With a goal towards significantly advancing the simulation of flow physics and biogeochemical processes involved in aquatic marine and riverine environments, this effort supported the acquisition of an Environmental Flows Water Tunnel (EFWT). The EFWT accommodates both oscillatory and steady flow for the simulation of horizontal wave velocities, tidal flows, or steady currents with both high- and low-velocity magnitudes. The EFWT operates as a rigid-lid (non-free surface) tunnel or as a flume/channel with a reduced-depth free surface while allowing for either rigid bottom boundaries or movable sediment beds with or without aquatic vegetation. It allows for the evaluation of engineered systems, high frequency acoustic characterization of the seafloor, and scale model marine hydrokinetic energy conversion devices or small arrays. The EFWT will serve as a valuable local, regional, and national resource for academic, governmental, and industrial partners.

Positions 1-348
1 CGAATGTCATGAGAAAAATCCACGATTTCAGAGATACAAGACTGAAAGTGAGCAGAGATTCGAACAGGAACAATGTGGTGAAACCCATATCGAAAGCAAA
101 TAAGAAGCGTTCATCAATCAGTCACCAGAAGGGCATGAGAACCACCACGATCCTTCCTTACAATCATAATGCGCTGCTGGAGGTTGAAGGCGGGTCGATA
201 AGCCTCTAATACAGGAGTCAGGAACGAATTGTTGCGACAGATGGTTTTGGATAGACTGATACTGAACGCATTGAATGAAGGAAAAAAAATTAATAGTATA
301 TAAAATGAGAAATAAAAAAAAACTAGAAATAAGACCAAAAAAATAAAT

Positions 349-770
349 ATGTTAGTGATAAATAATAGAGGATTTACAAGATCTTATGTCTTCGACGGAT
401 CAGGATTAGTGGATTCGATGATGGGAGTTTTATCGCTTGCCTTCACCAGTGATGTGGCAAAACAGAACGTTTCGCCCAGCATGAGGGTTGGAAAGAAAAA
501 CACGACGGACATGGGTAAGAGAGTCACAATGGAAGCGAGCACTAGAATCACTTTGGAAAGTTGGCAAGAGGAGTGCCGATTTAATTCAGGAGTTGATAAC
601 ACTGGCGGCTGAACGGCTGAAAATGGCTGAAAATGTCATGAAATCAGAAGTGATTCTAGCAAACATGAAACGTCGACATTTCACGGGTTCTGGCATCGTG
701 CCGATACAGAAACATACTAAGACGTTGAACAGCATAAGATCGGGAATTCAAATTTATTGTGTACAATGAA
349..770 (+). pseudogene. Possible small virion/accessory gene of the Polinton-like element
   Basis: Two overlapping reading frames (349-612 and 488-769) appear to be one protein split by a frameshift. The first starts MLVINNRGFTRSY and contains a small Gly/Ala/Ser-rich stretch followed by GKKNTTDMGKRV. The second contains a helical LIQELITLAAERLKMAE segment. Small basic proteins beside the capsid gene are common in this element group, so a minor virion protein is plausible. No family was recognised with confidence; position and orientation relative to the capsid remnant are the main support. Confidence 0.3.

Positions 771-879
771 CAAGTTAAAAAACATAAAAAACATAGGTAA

The EFWT contains a 40 cm thick sediment bed. Pistons can be forced to directly simulated observed time series collected in nature. A laser grid system allows for millimeter scale resolution of the sediment bed geometry. Observations will be used to contribute to open-source community modeling efforts (e.g., benchmark data sets), develop a novel understanding of processes that impact ecosystem health, improve undersea technology, evaluate ocean renewable energy devices, and provide a vehicle for public outreach and education. The EFWT is being used for hands-on laboratory and demonstration purposes both within University of New Hampshire through courses in earth sciences, civil engineering, mechanical engineering and ocean engineering (with its new undergraduate major program) and also, through a multitude of continuous outreach efforts.